Among these methods, the increase of system bandwidth has been the most general solution for the majority of the analog circuits designed according to the linear control theory. In the design of a switching mode dc–dc converter, the wide system bandwidth can be achieved by adopting the current-mode control method. On top of that, an adaptive pole–zero position circuit has been proposed to instantly move the pole and zero pair of the compensation network to higher frequencies, in order to temporarily extend the bandwidth of the system during the transient event. The pole and zero are moved back immediately after the transient event to stabilize the system. However, a careful design targeting system stability during the whole process needs to be taken into consideration once the bandwidth is tentatively changed. Another commonly used method to improve the transient response is to increase of the slew rate of the error amplifier.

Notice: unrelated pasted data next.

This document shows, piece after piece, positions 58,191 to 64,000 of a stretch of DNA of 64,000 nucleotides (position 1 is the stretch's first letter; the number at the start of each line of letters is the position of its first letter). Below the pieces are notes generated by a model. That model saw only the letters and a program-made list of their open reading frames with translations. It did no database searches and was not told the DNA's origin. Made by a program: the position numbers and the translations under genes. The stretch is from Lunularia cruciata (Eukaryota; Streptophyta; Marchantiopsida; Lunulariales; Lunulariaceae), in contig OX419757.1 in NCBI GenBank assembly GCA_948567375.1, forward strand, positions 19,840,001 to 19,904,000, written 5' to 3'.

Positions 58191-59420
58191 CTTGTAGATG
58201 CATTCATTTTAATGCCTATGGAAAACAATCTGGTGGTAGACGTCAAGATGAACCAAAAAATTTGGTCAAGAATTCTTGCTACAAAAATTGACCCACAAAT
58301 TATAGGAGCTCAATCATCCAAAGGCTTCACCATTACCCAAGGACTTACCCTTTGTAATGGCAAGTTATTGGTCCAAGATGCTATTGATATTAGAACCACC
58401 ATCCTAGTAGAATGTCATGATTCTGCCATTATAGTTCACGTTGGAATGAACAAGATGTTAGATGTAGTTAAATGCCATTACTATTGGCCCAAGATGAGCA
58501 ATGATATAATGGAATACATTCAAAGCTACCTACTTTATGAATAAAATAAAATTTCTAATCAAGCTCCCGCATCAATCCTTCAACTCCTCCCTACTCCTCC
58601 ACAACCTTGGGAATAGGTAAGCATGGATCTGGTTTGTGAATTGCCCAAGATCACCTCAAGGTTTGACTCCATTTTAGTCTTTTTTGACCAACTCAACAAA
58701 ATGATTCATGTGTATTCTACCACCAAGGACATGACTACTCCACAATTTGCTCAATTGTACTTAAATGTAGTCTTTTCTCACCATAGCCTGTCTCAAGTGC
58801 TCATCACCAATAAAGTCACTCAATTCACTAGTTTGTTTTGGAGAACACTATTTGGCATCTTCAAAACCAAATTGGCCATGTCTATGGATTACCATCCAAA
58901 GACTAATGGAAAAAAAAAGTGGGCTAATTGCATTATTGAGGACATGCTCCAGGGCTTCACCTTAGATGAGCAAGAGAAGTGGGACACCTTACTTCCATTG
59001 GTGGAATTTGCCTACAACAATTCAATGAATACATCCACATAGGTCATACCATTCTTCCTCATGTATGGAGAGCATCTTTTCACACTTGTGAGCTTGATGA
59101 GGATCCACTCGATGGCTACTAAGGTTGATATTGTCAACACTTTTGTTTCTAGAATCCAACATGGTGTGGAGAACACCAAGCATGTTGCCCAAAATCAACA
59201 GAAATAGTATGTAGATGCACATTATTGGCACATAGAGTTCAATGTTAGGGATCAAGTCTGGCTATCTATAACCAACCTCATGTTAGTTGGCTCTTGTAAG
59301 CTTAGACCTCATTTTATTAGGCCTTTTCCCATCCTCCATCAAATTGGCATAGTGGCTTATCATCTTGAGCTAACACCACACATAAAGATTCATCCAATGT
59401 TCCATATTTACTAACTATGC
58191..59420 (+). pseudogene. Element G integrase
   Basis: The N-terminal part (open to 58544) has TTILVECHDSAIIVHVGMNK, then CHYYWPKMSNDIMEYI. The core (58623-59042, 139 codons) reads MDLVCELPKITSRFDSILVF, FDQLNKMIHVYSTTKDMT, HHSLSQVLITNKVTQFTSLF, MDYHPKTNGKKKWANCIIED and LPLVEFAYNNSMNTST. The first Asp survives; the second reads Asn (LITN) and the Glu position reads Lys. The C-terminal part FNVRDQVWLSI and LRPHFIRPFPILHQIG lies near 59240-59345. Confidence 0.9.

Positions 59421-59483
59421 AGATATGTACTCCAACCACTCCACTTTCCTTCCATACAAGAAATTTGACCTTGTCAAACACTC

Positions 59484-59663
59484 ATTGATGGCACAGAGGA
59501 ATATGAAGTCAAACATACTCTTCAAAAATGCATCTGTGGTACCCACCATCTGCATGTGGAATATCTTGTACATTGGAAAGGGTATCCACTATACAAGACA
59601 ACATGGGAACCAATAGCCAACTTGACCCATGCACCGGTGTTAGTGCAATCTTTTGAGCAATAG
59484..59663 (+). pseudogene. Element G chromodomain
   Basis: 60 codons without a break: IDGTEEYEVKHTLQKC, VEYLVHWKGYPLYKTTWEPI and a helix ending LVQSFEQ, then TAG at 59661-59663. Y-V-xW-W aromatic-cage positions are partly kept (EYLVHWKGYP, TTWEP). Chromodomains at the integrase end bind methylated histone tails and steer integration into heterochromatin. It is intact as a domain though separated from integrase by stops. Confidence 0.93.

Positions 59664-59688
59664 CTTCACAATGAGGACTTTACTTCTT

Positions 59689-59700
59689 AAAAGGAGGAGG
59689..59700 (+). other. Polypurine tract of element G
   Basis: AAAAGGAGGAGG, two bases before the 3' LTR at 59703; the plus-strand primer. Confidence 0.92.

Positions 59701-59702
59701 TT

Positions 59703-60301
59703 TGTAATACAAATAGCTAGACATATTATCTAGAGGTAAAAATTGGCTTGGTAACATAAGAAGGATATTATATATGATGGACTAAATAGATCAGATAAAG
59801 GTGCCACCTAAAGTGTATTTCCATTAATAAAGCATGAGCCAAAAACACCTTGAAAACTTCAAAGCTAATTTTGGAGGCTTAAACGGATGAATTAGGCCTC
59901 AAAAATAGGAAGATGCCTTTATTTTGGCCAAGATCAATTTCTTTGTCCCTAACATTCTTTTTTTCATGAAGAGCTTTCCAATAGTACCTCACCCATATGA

Different current-boosting modules are used to increase the source/sink current at the output of the error amplifier during the transient period. The required boosting current must be large enough to realize an obvious improvement on the transient response, and at the same time, it needs to avoid the over-response oscillation caused by the excessive boosting current. Moreover, current-boosting modules introduce more power consumption, which degrades the overall efficiency.

Besides that, the use of nonlinear control is an alternative to realize fast transient response. For example, hysteresis control can offer immediate feedback during load variations. However, this method has a drawback—the high electromagnetic interference (EMI) noise due to its variable switching frequencies. Circuits can be added to lock the switching frequency and thus abate the EMI noise, but such additions bring more complexities into the circuit design.

Figure 1: Conventional current-mode buck converter with the proposed ACCF loop

Figure 2: Type-II compensation designs. (a) OpAmp–RC topology. (b) Gm–C topology